Wales Co-operative Centre

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Wales Co-operative Centre is a not-for-profit co-operative development agency in Wales. It is the largest co-operative development body in the UK.[1] Since inception it has helped over 1000 businesses across Wales.

Key characteristics:

  • Established in 1982 by the Wales TUC
  • Legal structure - originally an Industrial and Provident Society, in 2014 became a Community Benefit Society, number 24287 R registered in England and Wales.
  • Funded through the Welsh Government, Europe, some local authorities and some earned income
  • Over 80 members of staff working across Wales at offices in Caerphilly, Bangor, Carmarthen and Swansea, including its head office in the Y Borth building.
  • Membership elect Management Board, who appoint the Executive Committee

The Centre manages several major initiatives in Wales [1].

It delivers a range of projects to promote social, financial inclusion and digital inclusion. Its team of advisors work right across Wales, helping co-operatives, social enterprises, community groups and voluntary organisations.[2]

History[3][edit]

The Centre was established in 1982 by the Wales TUC to provide business support to co-operatives in Wales. In 1984, the Centre published the first list of co-operatives in Wales and launched its first programme of training courses.

In 1988, The Wales Co-operative Centre helped establish the first credit union in Wales in Rhydfelin (now called Dragon Savers [2]). It also started providing advice to trade unions and their members about employee ownership.

In 1992 the Wales Co-operative Centre was the largest co-operative development agency in England and Wales. Today (2010) the UK's largest Co-operatives include John Lewis Partnership[4] and the Co-operative Group.

In 1995, Tower Colliery became the largest employee-owned company in Wales[5][6] with support from the Wales Co-operative Centre. The Centre also helped to set up the UK's first credit union based on an NHS Trust, in Bridgend.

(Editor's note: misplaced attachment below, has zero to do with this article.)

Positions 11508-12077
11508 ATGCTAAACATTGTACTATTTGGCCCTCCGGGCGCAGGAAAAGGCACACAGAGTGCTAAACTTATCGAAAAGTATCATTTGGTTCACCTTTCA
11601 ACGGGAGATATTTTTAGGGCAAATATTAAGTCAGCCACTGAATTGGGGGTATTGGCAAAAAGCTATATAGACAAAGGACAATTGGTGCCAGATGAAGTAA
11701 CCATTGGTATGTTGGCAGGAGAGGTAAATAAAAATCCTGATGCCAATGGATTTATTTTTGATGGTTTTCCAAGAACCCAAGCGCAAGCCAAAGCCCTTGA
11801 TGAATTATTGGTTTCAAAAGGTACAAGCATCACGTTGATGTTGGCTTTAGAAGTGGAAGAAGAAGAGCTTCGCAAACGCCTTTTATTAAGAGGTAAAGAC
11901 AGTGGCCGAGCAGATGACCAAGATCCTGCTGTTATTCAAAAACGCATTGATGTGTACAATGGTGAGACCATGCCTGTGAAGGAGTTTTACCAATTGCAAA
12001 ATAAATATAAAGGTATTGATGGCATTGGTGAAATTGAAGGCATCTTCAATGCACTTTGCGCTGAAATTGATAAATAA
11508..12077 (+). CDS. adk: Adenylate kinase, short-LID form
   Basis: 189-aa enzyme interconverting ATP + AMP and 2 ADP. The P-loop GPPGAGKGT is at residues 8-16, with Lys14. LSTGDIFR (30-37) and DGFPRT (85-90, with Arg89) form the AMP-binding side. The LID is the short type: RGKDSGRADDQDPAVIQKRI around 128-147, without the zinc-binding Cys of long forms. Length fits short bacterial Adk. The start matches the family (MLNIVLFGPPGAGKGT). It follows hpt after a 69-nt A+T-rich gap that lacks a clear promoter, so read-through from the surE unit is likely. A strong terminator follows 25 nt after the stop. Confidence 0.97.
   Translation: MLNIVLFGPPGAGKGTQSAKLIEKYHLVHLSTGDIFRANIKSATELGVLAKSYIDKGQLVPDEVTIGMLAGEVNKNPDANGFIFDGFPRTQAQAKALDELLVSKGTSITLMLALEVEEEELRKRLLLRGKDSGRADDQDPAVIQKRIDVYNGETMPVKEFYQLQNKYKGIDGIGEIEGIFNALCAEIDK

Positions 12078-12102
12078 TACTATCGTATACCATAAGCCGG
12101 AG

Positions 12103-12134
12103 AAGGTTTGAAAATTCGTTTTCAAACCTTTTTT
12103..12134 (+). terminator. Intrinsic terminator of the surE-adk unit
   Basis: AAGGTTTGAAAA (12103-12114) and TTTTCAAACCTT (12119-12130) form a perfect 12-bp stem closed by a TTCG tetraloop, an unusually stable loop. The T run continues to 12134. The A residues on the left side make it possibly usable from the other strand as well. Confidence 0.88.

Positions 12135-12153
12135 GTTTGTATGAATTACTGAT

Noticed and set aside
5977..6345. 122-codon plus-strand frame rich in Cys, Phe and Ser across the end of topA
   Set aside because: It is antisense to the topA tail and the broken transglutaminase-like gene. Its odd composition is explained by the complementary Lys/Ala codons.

In 1998 the Centre merged with Cardiff and Vale Co-operative Development Agency and took over the Enterprise Rehearsal Project which helped benefit claimants into self-employment (examples [3][4]).

In 1999, The Centre began working with social enterprises in Wales and became the first Chair of the All Wales Social Enterprise Network.[7]

The Wales Co-operative Centre gained support from the Welsh Assembly Government in 2000 for a significant credit union development and grant fund initiative, which then became a flagship project under the new European structural funds programme.

In 2001, the Wales Co-operative Centre brings together the Communities First Support Network to support the work of the Communities First Programme [5].

The Coalfields Regeneration Trust provided further funding in 2002 for the Centre to administer the Debt Redemption and Money Advice Scheme to protect those most at risk from doorsetep lenders.

The Centre secures European Objective One [6] funding in 2004 to continue work in developing co-operatives and leads to a major expansion of the Centre.

In 2005, the Welsh Assembly Government's 'Social Enterprise Strategy for Wales'[7] formally recognises the role which social enterprises and co-operatives play in economic development.

Communities@One [8] is launched by the Communities Directorate of the Welsh Assembly Government in 2006. The Wales Co-operative Centre wins the contract to deliver this digital inclusion initiative.

2007 sees the Centre launch a Fair Trade project working with businesses across Wales to show them the benefits of adopting a Fair Trade policy, following funding from the Welsh Assembly Government.[8]

In 2009, the Centre wins contracts to deliver the Social Enterprise Support Project[9] and the Welsh Assembly Government's digital inclusion project, Communities 2.0.[10]

2010 saw a change of Chief Executive. After a total of 18 years with the Centre, Simon Harris left to become Director of Wales at Business in the Community. He is replaced by Derek Walker, coming from Director of External Affairs at the Big Lottery Fund.[3]

[11]

References[edit]

External links[edit]